Sunday, January 13, 2013

Art Riddled Day at the Fango Mango

Back in my hometown yesterday, I received a special invitation from one of my favorite friend families to come and join them for an afternoon of art making and food. Now this is no ordinary trio. Leslie, one of my closest friends who has that uncanny ability to make me feel and act twelve again whenever I am around her, is the brilliant mastermind behind Tea With Iris. Her company, inspired by her pet turtle Iris, is all about taking life slow and reusing materials and upcycling fabrics to make clothes, house wares, jewelry, purses and a variety of other DIY-chic groovy things in her back yard studio that faces a desert garden full of herbs and greens. Her husband Tim, also equipped with a lovely Peter Pan-esque joie de vivre, is a noted artist whose conceptual pieces in bronze and other fabricated materials evoke an utter love and passion for life and constant reflection. Their daughter Elle is a hipster in slippers, already knowledgeable about farming her own food and inspired by cooking and painting. As a matter of fact, a tray of Meyer lemon peels fresh from drying in the oven, sat cooling on a counter when I arrived as Elle explained that she had been juicing tons of freshly plucked fruit just the day before. Nothing goes to waste in this household.

She also told me that her kitchen restaurant called Fango Mango was now open, and with apron on and order-taking pad in hand, asked what she could do for me. I handed over a bag of Satsuma tangerines and a voluptuous butternut squash from the Cute Gardener’s back yard and said, “Let’s make something!”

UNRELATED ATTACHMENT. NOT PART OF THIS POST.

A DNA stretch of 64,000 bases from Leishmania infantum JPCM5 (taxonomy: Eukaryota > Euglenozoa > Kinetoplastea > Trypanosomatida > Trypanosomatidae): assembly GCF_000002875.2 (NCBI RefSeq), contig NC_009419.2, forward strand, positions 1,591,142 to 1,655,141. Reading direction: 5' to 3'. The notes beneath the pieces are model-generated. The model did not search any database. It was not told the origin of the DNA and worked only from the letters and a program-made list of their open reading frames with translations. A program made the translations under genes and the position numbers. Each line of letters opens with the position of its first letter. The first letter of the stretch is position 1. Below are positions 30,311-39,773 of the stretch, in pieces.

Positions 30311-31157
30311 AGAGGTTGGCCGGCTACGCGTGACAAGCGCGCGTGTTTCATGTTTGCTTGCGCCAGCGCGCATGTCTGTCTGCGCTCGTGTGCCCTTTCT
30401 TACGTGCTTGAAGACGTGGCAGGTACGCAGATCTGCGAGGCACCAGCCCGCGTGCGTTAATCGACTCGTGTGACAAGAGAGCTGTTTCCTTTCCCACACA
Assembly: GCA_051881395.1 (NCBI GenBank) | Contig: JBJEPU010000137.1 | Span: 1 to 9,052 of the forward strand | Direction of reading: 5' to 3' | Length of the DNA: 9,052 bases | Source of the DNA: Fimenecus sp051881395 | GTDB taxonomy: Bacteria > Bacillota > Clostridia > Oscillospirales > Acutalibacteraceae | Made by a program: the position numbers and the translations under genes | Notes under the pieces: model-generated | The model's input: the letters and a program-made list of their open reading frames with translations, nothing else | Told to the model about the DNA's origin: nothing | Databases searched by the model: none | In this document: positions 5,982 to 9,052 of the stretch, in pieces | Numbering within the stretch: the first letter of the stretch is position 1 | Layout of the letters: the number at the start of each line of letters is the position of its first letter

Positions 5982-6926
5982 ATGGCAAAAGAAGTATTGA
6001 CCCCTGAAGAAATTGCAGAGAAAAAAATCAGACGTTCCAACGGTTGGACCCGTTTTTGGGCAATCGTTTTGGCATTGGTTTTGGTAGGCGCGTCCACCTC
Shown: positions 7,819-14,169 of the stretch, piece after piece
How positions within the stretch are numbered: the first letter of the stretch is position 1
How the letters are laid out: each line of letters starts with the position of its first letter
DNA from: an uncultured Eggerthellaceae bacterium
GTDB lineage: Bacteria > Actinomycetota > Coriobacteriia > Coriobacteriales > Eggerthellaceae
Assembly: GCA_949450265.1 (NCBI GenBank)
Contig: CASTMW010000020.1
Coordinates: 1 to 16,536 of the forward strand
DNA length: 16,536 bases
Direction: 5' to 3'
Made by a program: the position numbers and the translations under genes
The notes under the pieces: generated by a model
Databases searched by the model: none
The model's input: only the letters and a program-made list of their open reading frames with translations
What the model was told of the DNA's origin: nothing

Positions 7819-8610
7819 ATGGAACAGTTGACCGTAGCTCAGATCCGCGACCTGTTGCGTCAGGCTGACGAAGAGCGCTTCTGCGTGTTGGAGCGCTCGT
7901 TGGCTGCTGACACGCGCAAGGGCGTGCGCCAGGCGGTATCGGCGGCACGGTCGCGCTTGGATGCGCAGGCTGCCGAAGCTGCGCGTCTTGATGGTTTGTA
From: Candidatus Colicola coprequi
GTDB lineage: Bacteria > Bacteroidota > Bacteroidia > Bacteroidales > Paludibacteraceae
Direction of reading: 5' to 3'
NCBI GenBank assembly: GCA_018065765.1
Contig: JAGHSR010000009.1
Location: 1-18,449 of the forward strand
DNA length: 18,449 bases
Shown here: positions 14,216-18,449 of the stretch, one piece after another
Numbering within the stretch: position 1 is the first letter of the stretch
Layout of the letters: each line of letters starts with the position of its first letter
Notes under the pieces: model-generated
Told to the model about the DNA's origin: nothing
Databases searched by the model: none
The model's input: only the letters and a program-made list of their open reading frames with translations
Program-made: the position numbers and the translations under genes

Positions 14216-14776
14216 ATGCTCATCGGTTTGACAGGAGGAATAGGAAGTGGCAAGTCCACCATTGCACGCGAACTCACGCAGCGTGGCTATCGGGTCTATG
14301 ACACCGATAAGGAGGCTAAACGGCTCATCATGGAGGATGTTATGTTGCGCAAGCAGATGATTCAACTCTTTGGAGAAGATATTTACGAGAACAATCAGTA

To take advantage of the crisp and cold arid desert climes underneath a lemon yellow sun in the backyard, we decided to make the meal simple and healthy, as pre-fuel for an afternoon of painting. We split the squash in two lengthwise and roasted it in a 400-degree oven for about 40 minutes until it blistered and the skin peeled naturally off. Then we put the flesh into a blender and poured in a cup of heavy cream and stripped five sprigs of fresh thyme into the mix before pureeing the soup. A thin baguette was heated in the oven and then quartered for dipping into the soup. Elle made a nice plate of mango and avocado, peppery salad dotted with tiny slivers of cucumber to accompany our meal. Some red wine for the adults topped off the outdoor lunch as I recalled how much I loved looking at the Santa Rosa Mountains in the middle of a bright winter day.

Afterwards, we each got to work on one of our own art projects while Big Audio Dynamite Pandora spun on the laptop. Leslie worked on a new series of coasters for her company made out of vintage book illustrations, used CDs and felt. I worked on a small still life painting on cardboard for a large, overall art piece in progress. Tim worked on two sculptural wall pieces, which will be going into a restaurant in Laguna Beach. And Elle painted small labels for her mother’s beet plants in the garden.

At the end of the day, to work off the creamy soup and clear our heads from the wine, Leslie and I rode old-fashioned bicycles up the mountain near her home. Thigh burn and giggles were the perfect way to end a whimsical day of creativity and play.

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